Format

Send to

Choose Destination
See comment in PubMed Commons below
Int J Public Health. 2012 Jun;57(3):619-27. doi: 10.1007/s00038-012-0356-y. Epub 2012 Mar 14.

Do social relations explain health inequalities? Evidence from a longitudinal survey in a changing eastern German region.

Author information

1
Department of Medical Sociology and Health Economics, University Medical Center Hamburg-Eppendorf, Hamburg, Germany. j.klein@uke.uni-hamburg.de

Abstract

OBJECTIVES:

This study explores the contribution of social relations to explain inequalities in self-rated health in a changing north-eastern German region. So far, there are only few studies that analysed the mediating effects of social relations in a longitudinal design.

METHODS:

We used data from the Study of Health in Pomerania (SHIP) consisting of 3,300 randomly selected men and women at baseline (2001), and at the 5-year follow-up (2006). Indicators of social inequality were education, equivalent household income and occupational status. Social relations were estimated by the Social Integration Index (SII) and the perceived instrumental and emotional support. Self-rated general health was assessed at both waves of data collection.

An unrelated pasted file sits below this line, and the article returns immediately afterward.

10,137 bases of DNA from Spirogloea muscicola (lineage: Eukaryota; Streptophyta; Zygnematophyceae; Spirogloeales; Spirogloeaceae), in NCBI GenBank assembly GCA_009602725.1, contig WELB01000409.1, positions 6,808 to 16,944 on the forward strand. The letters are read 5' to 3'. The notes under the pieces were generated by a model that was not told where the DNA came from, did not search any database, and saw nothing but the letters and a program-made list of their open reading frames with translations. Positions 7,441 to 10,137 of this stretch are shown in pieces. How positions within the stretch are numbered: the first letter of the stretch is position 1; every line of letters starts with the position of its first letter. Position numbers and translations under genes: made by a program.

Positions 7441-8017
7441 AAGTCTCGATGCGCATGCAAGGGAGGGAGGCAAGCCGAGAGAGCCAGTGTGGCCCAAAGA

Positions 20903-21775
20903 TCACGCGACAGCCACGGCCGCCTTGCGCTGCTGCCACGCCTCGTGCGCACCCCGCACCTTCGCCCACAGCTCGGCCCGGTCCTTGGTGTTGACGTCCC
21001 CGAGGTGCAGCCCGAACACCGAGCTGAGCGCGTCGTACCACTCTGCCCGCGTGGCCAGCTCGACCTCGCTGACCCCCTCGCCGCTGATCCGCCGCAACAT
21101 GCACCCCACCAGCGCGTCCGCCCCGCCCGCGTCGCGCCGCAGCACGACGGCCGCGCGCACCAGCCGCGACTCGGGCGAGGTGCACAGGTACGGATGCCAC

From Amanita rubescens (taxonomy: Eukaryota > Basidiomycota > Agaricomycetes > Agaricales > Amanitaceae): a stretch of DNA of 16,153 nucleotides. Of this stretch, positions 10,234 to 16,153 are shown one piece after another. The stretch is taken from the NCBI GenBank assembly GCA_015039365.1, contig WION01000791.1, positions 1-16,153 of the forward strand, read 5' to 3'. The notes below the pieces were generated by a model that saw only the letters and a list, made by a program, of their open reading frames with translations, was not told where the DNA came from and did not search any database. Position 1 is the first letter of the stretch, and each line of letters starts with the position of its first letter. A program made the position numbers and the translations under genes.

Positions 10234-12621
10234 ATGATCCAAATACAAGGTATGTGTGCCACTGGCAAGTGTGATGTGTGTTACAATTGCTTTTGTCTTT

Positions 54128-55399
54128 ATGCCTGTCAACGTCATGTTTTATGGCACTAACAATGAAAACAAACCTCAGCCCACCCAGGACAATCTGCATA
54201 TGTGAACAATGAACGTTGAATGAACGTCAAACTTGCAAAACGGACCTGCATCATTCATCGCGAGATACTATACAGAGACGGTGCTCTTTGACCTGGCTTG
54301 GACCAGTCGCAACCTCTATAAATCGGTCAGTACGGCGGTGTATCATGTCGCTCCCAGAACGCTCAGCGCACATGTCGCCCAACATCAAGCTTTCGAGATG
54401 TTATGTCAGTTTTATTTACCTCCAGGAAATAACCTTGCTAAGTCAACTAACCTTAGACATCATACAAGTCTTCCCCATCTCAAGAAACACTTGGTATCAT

RESULTS:

Depending on the indicators used, social relations explain up to 35% of the inequalities in self-rated health. Changes in odds ratios are slightly more pronounced when education and income are used as inequality indicator and when adjusting for the SII.

CONCLUSIONS:

Overall findings suggest that social relations are an important explanatory factor for health inequalities in a deprived German region.

PMID:
22415373
DOI:
10.1007/s00038-012-0356-y
[Indexed for MEDLINE]
PubMed Commons home

PubMed Commons

0 comments
How to join PubMed Commons

    Supplemental Content

    Full text links

    Icon for Springer
    Loading ...
    Support Center